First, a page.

Our founders helped sow the seeds of many of these supply chain companies through their work over 15 years with BBC Drama productions, and the focus now is to build a sustainable industry, servicing global broadcasters. 

We aim to grow so that the skilled workforce in the Creative Industries in Wales, along with the many supply chain companies, are employed as close to 52 weeks a year as possible. That’s our clear ambition.

Because of our commitment to a local supply chain, a number of companies have now opened offices in Wales. We have also supported the growth of Welsh companies such as SFX, Shadow Scaffolding, Facilities by ADF, Scene Cuisine and 4Wood TV and Film

We may employ up to 200 freelance specialists on each production and can demonstrate through the productions based at Wolf Studios Wales that the economic impact of the drama industry in Wales reaches across the country. 

Prosperity for All

Investing in the high-end film and TV production industry is an excellent example of the choices laid out in the Welsh Government’s new strategy Prosperity for All. We want to excel in a global industry with a core focus on creativity, technology and innovation, and this fits well with the priority areas laid out. 

Investing in high-end skills is vital for our industry, and will be the hallmark of our future competitiveness as a nation.

Phillip Pullman’s His Dark Materials series is a global literature phenomenon. As a best-seller around the world, and with Pullman’s roots in Wales, Bad Wolf is  incredibly proud to be bringing this magic universe to television at Wolf Studios Wales. 

At least 16 episodes have been commissioned with a significant, multi-million pound budget, and the potential for multiple series of this bold and ambitious adaptation is enormous.

Our commitment to Wales will again guarantee a Welsh supply chain and further opportunities for skills development, whilst well and truly putting Wales on the map for high-end television production. 

Our commitment to the Welsh economy, our support of the Welsh supply chain and local links with schools and arts organisations will also help tackle inequality. We are specifically helping to achieve the Welsh Government’s objective of developing local supply chains and clusters, in order to retain economic value for the public purse.

We also believe that the innovative, hybrid funding agreement we have secured is a good example of the new Economic Contract between business and government, designed to stimulate growth fairly. 

Our location in South East Wales provides a good anchor for the growth of our industry linked to a regionally-focused model of economic development, and yet the nature of our industry means that benefits will flow to filming locations and freelance specialists across Wales.

“Bad Wolf have had an enormous impact on 4Wood TV and Film Ltd over the past 12 months, from the Studio build through to the Set Build on A Discovery of Witches. As a result, working with Bad Wolf has contributed to the steady growth of 4Wood, enabling us to employ in excess of 30 Sub-Contractors on a regular basis, from Fabricators, Electricians and Engineers, through to Carpenters, Scenic Artists, Sculptors and Stagehands. We look forward to continuing to work with Bad Wolf on future Productions.” 4Wood Construction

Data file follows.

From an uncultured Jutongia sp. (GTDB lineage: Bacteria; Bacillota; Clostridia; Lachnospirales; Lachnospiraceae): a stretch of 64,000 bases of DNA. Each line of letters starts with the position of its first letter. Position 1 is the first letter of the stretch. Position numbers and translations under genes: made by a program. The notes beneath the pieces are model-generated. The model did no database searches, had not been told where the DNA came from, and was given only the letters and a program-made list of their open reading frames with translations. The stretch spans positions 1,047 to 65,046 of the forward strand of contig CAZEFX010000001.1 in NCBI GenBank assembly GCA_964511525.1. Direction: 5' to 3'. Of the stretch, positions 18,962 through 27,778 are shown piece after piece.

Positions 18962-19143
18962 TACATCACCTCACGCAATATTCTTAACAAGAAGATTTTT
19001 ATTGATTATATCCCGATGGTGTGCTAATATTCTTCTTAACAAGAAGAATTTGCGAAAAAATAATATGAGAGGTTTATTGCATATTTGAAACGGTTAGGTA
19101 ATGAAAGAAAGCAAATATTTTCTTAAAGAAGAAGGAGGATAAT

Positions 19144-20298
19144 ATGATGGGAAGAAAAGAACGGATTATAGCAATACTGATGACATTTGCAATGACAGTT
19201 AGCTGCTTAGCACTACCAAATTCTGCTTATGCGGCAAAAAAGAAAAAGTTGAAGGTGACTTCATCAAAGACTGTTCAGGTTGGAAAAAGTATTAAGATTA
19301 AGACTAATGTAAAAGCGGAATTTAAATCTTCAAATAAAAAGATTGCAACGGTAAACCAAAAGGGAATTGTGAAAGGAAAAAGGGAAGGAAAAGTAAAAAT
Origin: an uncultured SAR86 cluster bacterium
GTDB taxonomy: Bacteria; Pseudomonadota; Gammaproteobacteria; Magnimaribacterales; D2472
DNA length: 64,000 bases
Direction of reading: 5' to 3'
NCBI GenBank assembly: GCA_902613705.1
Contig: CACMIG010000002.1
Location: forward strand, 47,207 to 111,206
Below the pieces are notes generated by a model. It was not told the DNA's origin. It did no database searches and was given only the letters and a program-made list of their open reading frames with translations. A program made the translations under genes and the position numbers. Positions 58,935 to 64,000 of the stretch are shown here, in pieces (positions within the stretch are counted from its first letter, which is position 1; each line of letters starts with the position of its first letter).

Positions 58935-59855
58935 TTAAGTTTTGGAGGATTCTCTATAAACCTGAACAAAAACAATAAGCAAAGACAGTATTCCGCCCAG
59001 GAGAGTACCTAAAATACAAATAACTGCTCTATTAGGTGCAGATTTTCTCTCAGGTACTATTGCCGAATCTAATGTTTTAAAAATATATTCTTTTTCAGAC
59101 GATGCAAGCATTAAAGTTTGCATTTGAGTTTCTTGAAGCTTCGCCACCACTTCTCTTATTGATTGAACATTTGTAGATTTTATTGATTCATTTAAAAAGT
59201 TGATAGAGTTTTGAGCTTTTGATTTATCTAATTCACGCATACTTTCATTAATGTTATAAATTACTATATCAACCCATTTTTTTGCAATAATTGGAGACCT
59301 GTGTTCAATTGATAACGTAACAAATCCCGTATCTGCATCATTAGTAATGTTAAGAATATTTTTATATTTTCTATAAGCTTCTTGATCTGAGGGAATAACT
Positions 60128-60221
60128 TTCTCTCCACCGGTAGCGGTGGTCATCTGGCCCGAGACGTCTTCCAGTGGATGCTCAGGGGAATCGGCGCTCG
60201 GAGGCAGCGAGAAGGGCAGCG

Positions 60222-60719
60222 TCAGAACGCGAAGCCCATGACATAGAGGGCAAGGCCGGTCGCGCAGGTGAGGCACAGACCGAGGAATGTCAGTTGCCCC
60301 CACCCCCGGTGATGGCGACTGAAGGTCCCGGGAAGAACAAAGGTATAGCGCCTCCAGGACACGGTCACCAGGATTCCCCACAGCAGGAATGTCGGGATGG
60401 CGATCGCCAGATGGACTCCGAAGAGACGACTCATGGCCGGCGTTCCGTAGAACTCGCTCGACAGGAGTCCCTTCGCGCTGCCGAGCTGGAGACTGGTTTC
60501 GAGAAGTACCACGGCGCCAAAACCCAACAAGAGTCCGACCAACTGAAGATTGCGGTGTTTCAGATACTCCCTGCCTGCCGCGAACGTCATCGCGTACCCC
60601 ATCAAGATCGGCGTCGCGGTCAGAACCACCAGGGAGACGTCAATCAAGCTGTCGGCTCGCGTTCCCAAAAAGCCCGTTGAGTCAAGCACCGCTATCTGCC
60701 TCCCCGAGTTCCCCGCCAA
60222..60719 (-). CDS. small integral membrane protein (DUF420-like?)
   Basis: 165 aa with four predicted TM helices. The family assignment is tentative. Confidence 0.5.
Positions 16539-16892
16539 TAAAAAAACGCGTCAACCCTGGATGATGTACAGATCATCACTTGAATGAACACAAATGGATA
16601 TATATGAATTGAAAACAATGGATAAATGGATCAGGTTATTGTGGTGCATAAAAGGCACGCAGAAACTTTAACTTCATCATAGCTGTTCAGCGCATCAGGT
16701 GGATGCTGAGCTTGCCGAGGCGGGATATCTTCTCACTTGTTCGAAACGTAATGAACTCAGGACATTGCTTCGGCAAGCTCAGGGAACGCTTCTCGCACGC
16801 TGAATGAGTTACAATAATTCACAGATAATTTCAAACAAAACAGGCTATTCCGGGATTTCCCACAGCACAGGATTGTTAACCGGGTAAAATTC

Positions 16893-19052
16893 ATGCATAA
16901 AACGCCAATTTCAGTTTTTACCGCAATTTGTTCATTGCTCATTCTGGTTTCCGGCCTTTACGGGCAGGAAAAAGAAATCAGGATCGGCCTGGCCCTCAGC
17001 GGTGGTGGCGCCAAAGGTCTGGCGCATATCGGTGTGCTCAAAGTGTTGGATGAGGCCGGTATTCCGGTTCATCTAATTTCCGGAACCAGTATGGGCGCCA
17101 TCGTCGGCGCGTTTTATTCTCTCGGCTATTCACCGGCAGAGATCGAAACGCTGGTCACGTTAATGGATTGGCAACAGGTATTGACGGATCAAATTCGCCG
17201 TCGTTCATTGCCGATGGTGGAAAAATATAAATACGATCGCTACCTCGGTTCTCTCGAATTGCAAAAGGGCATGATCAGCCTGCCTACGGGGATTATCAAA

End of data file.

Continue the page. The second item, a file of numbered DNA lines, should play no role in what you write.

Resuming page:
The commitment to fair work, diversity, ethical employment and tackling inequality is reflected in the work we do, and in particular within our training plans. 

Cultural Impact

We strongly believe that support for our industry should remain under the purview of the economic development portfolio, rather than be seen as a cultural organisation, competing for funding with fine arts organisations. Our global industry is entrepreneurial and of a scale that requires a strong commercial focus. As the Welsh Government reviews and reforms its specialist sectoral support, we strongly believe that the team responsible will continue to require specialist focus in the commercial industry. That said, the creativity expressed in our industry adds to the rich cultural heritage of Wales. 

 

Bad Wolf produced the Welsh-medium short film, Beddgelert which premiered in November 2017. Written and directed by internationally acclaimed director Medeni Griffiths, it was part of S4C’s Chwedlau season. 

It was shot on location in Snowdonia, and was commissioned for the Beacons scheme for emerging filmmakers, funded in part by Ffilm Cymru Wales and the BFI Network, and won Best British Film at Manchester Kinofilm Festival 2017. 

Industry Skills in Wales

Since starting Bad Wolf, we have had a major focus on training and skills as a shortage of skilled workforce would be a serious risk to the development of the industry here. The Board of Bad Wolf made an early decision that at least £95,000 of every production using our facilities will be spent on training and apprenticeships, delivered through Screen Alliance Wales.

Along with our apprenticeships, we also have an on-site education centre to introduce children to the possibility of working in the industry. We want children to come to the studios and look at our productions and dare to dream, as they are tomorrow’s trainees. It is also about widening opportunities – letting young people know that you can come from any background, not know anyone in the industry, and still get a job in a creative, global industry.

We are currently working with Sgil Cymru to strengthen our apprenticeship programme, ensuring that there are placements within Bad Wolf and at Wolf Studios Wales. We look forward to working with the Welsh Government and local providers of work-based learning to build on the skills and training agenda over time.